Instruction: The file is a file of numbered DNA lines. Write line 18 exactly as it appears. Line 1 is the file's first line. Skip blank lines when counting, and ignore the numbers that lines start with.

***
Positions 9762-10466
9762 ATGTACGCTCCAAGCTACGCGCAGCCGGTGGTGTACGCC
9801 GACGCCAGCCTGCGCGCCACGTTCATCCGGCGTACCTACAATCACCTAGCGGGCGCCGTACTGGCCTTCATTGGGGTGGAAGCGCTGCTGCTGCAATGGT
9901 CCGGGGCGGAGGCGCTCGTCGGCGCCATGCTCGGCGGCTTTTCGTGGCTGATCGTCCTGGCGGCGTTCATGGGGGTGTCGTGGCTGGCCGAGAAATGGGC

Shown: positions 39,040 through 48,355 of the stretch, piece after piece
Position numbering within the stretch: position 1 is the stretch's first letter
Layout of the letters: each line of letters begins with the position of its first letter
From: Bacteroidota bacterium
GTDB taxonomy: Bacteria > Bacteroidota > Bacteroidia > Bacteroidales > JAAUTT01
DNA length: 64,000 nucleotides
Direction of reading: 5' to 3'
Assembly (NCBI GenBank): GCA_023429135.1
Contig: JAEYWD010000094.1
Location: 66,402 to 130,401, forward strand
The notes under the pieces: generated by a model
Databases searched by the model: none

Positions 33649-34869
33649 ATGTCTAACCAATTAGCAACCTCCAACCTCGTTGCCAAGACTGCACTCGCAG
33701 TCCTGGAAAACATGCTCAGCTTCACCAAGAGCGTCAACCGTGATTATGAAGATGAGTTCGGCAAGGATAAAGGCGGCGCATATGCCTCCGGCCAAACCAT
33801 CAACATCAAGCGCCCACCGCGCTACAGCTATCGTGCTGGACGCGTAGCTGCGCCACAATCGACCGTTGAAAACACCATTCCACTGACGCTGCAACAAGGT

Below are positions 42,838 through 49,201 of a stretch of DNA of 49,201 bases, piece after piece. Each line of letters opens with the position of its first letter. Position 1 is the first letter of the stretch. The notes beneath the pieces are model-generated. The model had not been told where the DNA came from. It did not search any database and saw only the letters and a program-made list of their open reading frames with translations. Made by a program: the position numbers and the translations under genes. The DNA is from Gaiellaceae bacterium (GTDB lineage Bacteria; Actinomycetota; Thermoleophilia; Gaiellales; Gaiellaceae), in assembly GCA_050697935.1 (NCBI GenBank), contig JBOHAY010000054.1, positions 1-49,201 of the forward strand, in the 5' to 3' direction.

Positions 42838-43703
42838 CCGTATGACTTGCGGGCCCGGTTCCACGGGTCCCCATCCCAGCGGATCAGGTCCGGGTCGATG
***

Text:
33649 ATGTCTAACCAATTAGCAACCTCCAACCTCGTTGCCAAGACTGCACTCGCAG